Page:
Enter my giveaway
at Before Midnight to win my copy of an ARC of The Testing.I received an early copy of this book from the publisher via netgalley in exchange for a fair review. All opinions herein are mine and were not influenced by the publisher or author in any way.
Prior to reading this book, my entire thought process was, please don’t let this be another The Hunger Games. Or Divergent. Not because I don’t like either one of them (because I totally do). More because the basic plotline is getting a little tired.
After reading, I thought, OMG.
And that’s about it. While there are similar elements to both HG and Divergent, The Testing manages to stand amongst those giants of the YA world on its own. It’s just different enough to give us something new, while still sticking to the formulaic dystopian/post-apocalyptic standards we all know and love.
I found Cia to be a little boring as narrators go. Not that she’s unlikable or anything of the sort–she just really seemed to have no personality. I did, however, like that she tended to think about things instead of rushing into things head-long. And I liked that she had an attachment to her family, but not one that was so all-encompassing as to be debilitating or to detract from her ability to succeed in the Testing. Cia, for me, was both good and bad as narrators go (bad because she’s a little boring and seems to have no opinion of her own, but I go into the good bits down below).
Parts of The Testing calls to mind The Hunger Games, in that it is survival of the fittest, but what “fittest” entails is a little different. There are tests of intelligence and instinct before we even get to the final test, and even then it isn’t a “one left standing” kind of deal. Of course, there’s also the idea that refusing to attend the Testing is an act of treason, and we all know what that means.
The most horrifying bit, for me, was the end. We’re told early on, once Cia is selected for the Testing, that she will have her memory wiped after everything is over, and she won’t remember anything, or at least not very much, of what happened while she was there. Cia learns some horrifying news about Tomas, and then poof! she doesn’t remember any longer. She is ecstatic when she sees him again, once the Testing is completed.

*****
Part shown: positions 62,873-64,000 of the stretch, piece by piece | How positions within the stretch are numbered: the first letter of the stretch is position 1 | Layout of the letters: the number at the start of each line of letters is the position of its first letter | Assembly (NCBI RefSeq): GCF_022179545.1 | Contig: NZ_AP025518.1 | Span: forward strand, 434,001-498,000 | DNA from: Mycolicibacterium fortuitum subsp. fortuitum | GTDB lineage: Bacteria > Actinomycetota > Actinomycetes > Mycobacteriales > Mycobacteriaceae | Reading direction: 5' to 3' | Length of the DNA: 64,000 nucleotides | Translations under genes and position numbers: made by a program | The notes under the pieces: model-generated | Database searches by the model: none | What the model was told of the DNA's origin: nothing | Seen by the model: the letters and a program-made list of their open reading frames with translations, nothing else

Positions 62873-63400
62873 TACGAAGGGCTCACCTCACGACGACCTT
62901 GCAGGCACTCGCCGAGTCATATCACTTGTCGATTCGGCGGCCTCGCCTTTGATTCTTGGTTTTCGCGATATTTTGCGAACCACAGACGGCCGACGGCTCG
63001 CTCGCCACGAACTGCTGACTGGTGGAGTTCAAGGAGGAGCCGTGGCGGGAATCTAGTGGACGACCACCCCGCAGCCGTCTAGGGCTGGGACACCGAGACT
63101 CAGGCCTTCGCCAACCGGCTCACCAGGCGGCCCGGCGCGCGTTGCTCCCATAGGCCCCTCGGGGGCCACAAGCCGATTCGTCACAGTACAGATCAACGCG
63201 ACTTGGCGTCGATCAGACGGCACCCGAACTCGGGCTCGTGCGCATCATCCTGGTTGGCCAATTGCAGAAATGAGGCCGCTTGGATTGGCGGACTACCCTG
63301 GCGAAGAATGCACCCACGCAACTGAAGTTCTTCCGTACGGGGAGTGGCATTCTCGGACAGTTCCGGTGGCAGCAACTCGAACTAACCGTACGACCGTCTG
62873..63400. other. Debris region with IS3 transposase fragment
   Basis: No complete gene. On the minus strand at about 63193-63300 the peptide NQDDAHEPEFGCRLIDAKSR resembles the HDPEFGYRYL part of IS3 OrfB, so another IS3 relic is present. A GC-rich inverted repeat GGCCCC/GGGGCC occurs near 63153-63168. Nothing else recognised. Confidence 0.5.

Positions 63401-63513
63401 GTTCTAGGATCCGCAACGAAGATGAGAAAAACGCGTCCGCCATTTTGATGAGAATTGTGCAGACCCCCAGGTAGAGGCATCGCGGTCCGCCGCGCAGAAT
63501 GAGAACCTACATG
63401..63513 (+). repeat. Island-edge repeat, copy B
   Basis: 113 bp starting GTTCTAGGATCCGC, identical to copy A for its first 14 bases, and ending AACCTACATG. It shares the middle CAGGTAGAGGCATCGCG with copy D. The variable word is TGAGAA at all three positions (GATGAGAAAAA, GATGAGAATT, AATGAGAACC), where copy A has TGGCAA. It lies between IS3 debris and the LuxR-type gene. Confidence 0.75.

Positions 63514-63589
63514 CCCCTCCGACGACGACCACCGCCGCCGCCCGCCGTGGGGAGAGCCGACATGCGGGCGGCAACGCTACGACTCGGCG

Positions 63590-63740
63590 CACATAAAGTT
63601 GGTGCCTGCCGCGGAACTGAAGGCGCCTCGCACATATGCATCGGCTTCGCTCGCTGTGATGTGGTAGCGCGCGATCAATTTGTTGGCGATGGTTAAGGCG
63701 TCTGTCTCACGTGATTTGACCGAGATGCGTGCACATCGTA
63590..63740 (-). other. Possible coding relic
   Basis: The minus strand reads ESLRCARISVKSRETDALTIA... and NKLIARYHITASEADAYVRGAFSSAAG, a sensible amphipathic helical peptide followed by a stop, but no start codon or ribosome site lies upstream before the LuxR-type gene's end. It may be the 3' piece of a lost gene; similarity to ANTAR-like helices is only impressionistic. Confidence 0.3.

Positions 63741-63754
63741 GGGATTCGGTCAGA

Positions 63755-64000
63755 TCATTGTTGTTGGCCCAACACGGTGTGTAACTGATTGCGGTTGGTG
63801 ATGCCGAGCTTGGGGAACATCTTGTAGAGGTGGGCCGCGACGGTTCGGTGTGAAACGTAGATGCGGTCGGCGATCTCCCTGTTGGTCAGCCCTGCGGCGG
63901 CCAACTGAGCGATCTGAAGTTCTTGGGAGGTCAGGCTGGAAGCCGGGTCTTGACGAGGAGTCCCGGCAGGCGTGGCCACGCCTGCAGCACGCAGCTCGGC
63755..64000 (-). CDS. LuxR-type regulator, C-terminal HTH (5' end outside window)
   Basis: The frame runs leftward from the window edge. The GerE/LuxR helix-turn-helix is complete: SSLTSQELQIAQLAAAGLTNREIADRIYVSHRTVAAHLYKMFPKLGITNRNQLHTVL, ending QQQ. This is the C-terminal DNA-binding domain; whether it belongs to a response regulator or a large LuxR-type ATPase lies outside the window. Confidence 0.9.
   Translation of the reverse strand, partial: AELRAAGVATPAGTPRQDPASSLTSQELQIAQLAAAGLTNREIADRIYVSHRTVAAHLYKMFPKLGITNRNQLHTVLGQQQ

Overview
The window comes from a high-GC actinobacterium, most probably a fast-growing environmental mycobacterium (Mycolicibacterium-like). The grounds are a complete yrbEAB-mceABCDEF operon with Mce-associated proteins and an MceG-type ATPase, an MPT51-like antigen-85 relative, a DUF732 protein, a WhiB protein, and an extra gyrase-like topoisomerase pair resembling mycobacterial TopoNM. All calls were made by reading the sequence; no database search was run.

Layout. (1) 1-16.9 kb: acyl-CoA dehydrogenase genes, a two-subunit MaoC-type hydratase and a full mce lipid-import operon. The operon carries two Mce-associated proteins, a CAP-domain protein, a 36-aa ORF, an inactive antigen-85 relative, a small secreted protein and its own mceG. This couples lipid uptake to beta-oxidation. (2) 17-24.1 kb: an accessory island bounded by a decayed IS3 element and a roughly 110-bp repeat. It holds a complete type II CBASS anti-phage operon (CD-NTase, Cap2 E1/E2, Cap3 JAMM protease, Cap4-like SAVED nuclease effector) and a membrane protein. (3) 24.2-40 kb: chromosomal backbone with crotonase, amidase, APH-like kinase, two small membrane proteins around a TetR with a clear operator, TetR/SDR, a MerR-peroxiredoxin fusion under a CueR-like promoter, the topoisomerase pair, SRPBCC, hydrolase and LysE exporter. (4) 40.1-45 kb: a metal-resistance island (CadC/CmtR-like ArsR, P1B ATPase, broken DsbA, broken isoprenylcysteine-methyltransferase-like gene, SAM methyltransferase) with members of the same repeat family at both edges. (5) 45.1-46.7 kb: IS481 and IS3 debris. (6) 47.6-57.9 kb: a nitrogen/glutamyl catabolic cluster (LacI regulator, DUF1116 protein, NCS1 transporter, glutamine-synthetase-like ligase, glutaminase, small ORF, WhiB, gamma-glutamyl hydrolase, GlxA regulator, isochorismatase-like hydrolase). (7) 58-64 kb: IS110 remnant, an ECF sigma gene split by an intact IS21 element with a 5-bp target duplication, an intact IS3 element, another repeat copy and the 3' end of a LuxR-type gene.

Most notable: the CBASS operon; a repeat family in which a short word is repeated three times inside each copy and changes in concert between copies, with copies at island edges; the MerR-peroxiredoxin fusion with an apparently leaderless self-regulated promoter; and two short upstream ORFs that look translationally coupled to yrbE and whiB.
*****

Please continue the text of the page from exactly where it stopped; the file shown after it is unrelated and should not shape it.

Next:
The only bit that disappointed me was the love triangle. It seems to be a YA staple nowadays, and it’s really getting old hat. I haven’t seen an author yet that can build a successful triangle that seems necessary to the plot. Of course, this is only book one of a trilogy, so maybe the triangle will hold some significance in the next book. However, Cia’s relationship with Tomas is slightly unbelievable, mostly because Cia never seems to be emotionally invested in anything–it’s as if she’s simply going through the motions of a relationship, saying things that need to be said/heard, simply because that’s what she thinks she should do. Her emotions, especially in relation to Tomas, are told to us, either through narration or dialogue, but I had a hard time buying it because sometimes what she does isn’t what she’s saying (it all goes back to “show, don’t tell” for me).
The pacing of the story is well-done. The story never slows too much or speeds too quickly. Things happen, you, as a reader, are given time to digest the information, then it moves on to the next thing. Cia as a narrator is a good choice, as she is not so emotionally invested in anyone that she becomes unreliable, and we also, as readers, are able to experience her journey along with her–she never tells us how to feel. Charbonneau seems to be allowing us to decide how we feel about Cia’s situation and experiences, and I really think this is quite brilliant.
Overall I thought The Testing was a brilliant read. I very much look forward to reading the rest of the trilogy.